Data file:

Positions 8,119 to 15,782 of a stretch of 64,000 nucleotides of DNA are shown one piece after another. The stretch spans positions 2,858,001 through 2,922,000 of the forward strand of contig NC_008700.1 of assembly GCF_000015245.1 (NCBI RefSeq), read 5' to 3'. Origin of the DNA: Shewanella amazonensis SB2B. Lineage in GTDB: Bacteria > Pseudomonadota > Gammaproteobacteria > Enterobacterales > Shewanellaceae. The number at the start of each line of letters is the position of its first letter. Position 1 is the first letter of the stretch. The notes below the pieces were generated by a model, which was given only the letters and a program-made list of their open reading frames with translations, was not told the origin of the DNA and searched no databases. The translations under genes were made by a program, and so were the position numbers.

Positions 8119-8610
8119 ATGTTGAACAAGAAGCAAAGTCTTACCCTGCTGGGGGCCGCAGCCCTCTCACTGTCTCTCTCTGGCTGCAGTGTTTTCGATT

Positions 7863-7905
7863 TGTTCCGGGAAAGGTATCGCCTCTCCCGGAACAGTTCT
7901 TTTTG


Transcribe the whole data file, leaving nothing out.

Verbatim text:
Positions 8,119 to 15,782 of a stretch of 64,000 nucleotides of DNA are shown one piece after another. The stretch spans positions 2,858,001 through 2,922,000 of the forward strand of contig NC_008700.1 of assembly GCF_000015245.1 (NCBI RefSeq), read 5' to 3'. Origin of the DNA: Shewanella amazonensis SB2B. Lineage in GTDB: Bacteria > Pseudomonadota > Gammaproteobacteria > Enterobacterales > Shewanellaceae. The number at the start of each line of letters is the position of its first letter. Position 1 is the first letter of the stretch. The notes below the pieces were generated by a model, which was given only the letters and a program-made list of their open reading frames with translations, was not told the origin of the DNA and searched no databases. The translations under genes were made by a program, and so were the position numbers.

Positions 8119-8610
8119 ATGTTGAACAAGAAGCAAAGTCTTACCCTGCTGGGGGCCGCAGCCCTCTCACTGTCTCTCTCTGGCTGCAGTGTTTTCGATT

Positions 7863-7905
7863 TGTTCCGGGAAAGGTATCGCCTCTCCCGGAACAGTTCT
7901 TTTTG